Saturday, May 19, 2012

The Odyssey on Angel Island, by the We Players, and Demanding Bellies

(The We Players' production, with Ross Travis, Nathaniel Justiniano and Julie Douglas, had some of the world's best scene design. Photo by Tracy Martin.)

It's a truism of criticism that you should never take a single unenthusiastic review too seriously because you never know how the critic feels when she walks into the theater. Maybe she just got bad news. Maybe she's having a crappy day. Even worse, maybe her last meal didn't agree with her!

The latter accounts for part of my review of the We Players' The Odyssey on Angel Island -- but not in the way that you think. Meals are a part of the all-day site-specific theater adventure. Or, at least they should be. For a couple of hours during our trek around the island, I found myself thinking, "Surely they're about to let us sit down and eat. They couldn't go much longer without giving us a few minutes' break." And then, when that longed-for lunch bell never rang, light-headed and already spitefully planning to note my hunger in my review (which I did), I realized I had no choice but to scarf down my sandwich while I scampered along, trying to keep up with the actors and make notes all at the same time. 

In one sense, my resentment is terrifically silly. Come on, you well-fed Californian! Do you really need to be pampered as if you were in a tourist group? WOULD ODYSSEUS HAVE TAKEN A LUNCH BREAK? Get in the spirit of the adventure a little! And even if you feel a little hot and bothered for being denied your preferred digestive conditions, do you really need to convey that feeling in a theater review? Get over it! Be a professional! Talk about the acting, the directing, and the costuming -- not your tummy's rumbling and roaring!

But in another sense, I don't think I'm entirely off-base. With any other show, if the logistics, the timing and organization of the performance event, went awry, I'd have no problem saying so in my review: "Scene change x went on so long that the spirit of the show dissolved," or, "Lighting cue y was so poorly timed that it only served to call attention to itself and take me out of the moment." If it's a meal, or lack thereof, that distracts me from the show, is saying so really so different from making similar observations about more "traditional" theatrical elements? What's more, I'm a relatively young and theoretically healthy theatergoer, so I was definitely not the only one who felt this way: Both my companions were clearly in the mood to eat, and some of the other audience members even made remarks to the performers. If hunger is a significant part of my and others' experiences, then surely the event could have been planned slightly differently, and it's a critic's job to call that out.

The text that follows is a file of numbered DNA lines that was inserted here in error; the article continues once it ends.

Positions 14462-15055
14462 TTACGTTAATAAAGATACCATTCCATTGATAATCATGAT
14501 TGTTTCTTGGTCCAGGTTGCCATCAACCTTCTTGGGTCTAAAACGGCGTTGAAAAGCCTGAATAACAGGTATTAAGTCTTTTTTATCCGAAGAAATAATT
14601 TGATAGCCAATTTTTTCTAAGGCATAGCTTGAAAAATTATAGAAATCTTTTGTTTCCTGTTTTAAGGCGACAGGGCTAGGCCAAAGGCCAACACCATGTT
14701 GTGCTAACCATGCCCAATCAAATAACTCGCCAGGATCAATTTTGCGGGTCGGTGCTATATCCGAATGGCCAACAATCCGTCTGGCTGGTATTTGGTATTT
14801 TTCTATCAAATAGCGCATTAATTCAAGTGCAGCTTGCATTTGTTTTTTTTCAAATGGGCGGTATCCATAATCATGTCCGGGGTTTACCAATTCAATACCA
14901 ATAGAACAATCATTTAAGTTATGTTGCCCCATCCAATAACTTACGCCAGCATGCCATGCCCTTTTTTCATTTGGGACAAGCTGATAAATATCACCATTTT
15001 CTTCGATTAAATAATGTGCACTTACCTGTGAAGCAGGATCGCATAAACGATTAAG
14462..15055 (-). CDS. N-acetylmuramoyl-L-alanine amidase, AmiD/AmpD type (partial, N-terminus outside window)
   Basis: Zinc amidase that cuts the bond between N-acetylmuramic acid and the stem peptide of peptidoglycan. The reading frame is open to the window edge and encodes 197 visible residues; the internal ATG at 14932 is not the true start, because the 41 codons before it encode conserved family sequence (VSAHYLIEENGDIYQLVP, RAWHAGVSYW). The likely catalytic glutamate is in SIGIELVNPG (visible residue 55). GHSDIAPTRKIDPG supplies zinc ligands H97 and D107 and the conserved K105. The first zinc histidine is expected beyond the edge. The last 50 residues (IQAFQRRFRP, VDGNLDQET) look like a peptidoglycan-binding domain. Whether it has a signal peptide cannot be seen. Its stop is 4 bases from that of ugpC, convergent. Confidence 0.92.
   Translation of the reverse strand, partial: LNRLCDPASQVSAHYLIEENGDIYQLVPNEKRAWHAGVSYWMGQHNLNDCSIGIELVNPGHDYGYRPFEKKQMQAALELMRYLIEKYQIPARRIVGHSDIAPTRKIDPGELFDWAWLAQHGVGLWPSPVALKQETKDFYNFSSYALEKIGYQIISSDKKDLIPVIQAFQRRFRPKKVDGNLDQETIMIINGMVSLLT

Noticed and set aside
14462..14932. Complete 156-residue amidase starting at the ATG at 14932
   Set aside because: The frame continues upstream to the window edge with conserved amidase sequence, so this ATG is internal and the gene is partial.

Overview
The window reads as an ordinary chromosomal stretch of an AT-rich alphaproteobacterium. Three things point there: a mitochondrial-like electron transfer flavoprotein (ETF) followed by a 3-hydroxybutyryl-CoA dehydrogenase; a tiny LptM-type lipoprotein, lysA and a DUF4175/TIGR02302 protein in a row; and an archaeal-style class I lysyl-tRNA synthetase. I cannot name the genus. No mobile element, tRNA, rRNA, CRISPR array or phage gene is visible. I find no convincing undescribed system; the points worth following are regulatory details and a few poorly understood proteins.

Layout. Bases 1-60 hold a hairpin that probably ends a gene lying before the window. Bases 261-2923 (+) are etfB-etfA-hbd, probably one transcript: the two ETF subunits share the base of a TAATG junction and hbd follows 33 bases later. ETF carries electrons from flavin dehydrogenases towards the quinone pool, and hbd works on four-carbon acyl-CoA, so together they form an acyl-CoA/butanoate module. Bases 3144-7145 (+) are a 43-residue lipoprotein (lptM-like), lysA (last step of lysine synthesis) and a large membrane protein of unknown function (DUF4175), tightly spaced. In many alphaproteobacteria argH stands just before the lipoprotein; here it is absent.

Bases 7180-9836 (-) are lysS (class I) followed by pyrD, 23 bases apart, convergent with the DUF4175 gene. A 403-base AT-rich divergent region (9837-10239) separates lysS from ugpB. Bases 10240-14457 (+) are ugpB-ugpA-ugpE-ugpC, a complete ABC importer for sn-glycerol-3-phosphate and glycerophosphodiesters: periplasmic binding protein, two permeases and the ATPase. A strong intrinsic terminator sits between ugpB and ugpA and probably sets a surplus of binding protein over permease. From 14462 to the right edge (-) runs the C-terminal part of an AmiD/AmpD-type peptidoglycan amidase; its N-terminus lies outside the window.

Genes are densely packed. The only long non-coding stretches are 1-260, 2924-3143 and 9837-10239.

I did talk about other stuff in my article -- such as, you know, theater. And with each scene I didn't like, I of course asked myself, "Am I feeling this way solely because I'm hungry and distracted, or should the artistry of this moment really be refined?" In other words, there was definitely a solid stab at not letting my stomach write the entire thing. My brain and heart were in there, too! I like to think that what resulted was a review mostly defined by analysis but with a little more acknowledgment of my baser appetites than I would usually allow.

The Odyssey on Angel Island continues through July 1; info here.

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